The Facilitative Role of Institutions in Poverty Reduction: The Case for Pro-Poor Tourism in Tourism-Based Economies in Rural South Africa

The Facilitative Role of Institutions in Poverty Reduction: The Case for Pro-Poor Tourism in Tourism-Based Economies in Rural South Africa

Sibonginkosi Mazibuko (University of South Africa, South Africa)
Copyright: © 2020 |Pages: 16
DOI: 10.4018/978-1-7998-2306-3.ch010

Abstract

The constitutional requirements for the South African municipalities to adopt a developmental character and implement policies of local economic development present a favourable institutional framework to provide rural people with opportunities to engage in entrepreneurial activities. This chapter explores specific measures to exploit the tourism-based economy to benefit the local people adjacent to conservation areas. Using literature, the chapter first presents a brief historical background to socio-economic conditions around the land question in South Africa. Secondly it presents strategies to combat in particular unemployment, and then finally discusses the present as well as the possible future constraints that people face and are likely to face in these areas. This chapter then explores specific measures to exploit the tourism-based economy to benefit the local people adjacent to conservation areas. It finally discusses the present as well as the possible future constraints that people face and are likely to face in these areas.
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Introduction

The purpose of this chapter is to examine the role of institutions – political and economic, as well as cultural – in development in rural areas in relation to pro-poor tourism. Institutions determine how assets are utilized and therefore, their impact on the livelihood outcomes of the people. Bradstock (2005: 12) notes that “while assets are a necessary condition for poverty reduction, they are not sufficient alone. A favorable institutional environment that allows households to use their assets to the greatest potential is also necessary”. Institutions are defined as “hard-and-fast rules that are chosen over time or through political contestation”, (Biko, 2019: 90); the rules, norms and strategies which shape individual and organizational behaviour (High, Pelling & Nemes, 2008:3); as rules or set of rules that structure social interaction by shaping and restricting actors’ behavior (Helmke & Levitsky, 2004: 30); as the humanly devised constraints that shape human interaction (Boesen, 2006:2); as laws, legislation and policies (DFID, 2007); as systems of established and prevalent social rules that structure social interaction (Hodgson, 2006: 2); and as complexes of norms and behaviors that persist over time by serving some socially valued purposes (Narayan, 2000: 8).

Through the application of various forms of policies (institutions), organizations (structures) play a critical role in determining how and with what assets people pursue their livelihoods. In this situation, they are either having a facilitative role or becoming barriers to the realization of goals by individuals and groups. According to Sen’s (1999) terminology, institutions and organizations could either represent ‘unfreedoms’ that prevent people from enhancing their capabilities and realizing the lives that they value, or they could represent progress. Magubane (2007: 21) supports this statement saying that institutions and structures have been used to “ensure that those described as inferior and dispensable have less access to the resources of their countries valorized by their labor power”, with reference to the use of race as a determining factor in the allocation of resources. The value of the freedom to earn an income is far reaching offering psychological well-being, self-confidence, stable families and social cohesion (Sen 1999: 94). Employment (ability and opportunity to earn an income) is another form of self-actualization.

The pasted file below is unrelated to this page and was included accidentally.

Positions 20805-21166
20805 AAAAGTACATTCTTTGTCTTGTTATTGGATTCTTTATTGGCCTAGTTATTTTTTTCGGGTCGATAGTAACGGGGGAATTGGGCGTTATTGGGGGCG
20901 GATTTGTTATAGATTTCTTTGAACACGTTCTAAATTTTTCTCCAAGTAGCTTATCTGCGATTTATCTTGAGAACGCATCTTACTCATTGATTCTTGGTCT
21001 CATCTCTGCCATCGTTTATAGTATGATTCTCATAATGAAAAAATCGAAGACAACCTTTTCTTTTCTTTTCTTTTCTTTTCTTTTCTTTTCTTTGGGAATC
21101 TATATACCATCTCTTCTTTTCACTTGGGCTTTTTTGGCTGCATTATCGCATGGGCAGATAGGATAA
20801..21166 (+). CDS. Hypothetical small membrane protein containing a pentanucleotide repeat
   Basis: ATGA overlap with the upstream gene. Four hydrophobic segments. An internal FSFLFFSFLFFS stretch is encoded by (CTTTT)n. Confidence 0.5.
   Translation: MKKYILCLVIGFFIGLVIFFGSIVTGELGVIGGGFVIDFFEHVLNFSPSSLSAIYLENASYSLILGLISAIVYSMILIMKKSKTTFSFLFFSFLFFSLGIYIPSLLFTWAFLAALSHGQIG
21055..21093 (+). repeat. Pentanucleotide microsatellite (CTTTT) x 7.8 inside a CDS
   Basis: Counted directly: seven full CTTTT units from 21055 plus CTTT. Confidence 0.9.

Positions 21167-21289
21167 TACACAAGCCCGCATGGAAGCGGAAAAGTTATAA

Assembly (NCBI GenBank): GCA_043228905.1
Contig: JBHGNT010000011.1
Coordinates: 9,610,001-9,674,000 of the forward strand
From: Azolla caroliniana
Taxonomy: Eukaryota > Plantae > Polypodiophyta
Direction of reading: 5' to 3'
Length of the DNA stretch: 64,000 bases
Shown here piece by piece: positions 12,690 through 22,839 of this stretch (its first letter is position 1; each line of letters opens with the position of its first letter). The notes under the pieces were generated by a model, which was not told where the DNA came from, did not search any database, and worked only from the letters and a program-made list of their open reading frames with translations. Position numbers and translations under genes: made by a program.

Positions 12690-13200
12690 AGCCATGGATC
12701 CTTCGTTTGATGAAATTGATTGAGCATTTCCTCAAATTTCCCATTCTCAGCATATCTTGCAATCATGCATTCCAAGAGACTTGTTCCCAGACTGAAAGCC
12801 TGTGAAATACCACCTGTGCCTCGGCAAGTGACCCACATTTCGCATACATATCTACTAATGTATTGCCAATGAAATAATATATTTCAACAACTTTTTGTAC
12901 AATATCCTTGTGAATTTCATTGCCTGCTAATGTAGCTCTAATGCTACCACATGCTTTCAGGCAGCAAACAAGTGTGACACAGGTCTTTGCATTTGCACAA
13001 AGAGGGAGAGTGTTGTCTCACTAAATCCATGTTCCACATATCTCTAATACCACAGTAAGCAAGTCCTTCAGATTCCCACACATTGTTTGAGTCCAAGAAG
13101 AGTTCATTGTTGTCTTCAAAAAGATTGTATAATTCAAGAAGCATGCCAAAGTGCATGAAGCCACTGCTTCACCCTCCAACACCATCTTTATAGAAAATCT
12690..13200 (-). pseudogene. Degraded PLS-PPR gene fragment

With the national Constitution designating local municipalities as developmental local governments in South Africa, pro-poor tourism (PPT) stands the chance of benefiting greatly from proposed policies, such as local economic development (LED), integrated development plans (IDPs), expanded public works programs (EPWPs), small, medium and micro enterprises (SMMEs), and broad-based black economic empowerment (BBBEE). These policies are aimed at ensuring that the marginalized groups in South Africa are at least afforded opportunities to participate meaningfully in the country’s economy.

The constitutional requirement for the South African municipalities to adopt a developmental character and the requirement to implement policies of local economic development, for example, present favorable institutional frameworks to provide the local people with opportunities to engage in entrepreneurial activities. Although not considering tourism as a panacea for rural unemployment, the South African government considers tourism as one of the means to create employment opportunities in the areas of concern. The Local Government Municipal Systems Act (No. 32) of 2000 for example places huge emphasis on community participation in the activities of the municipalities. The intention is to avoid exclusion of others from economic benefits as the apartheid regime did to impoverish the black population.

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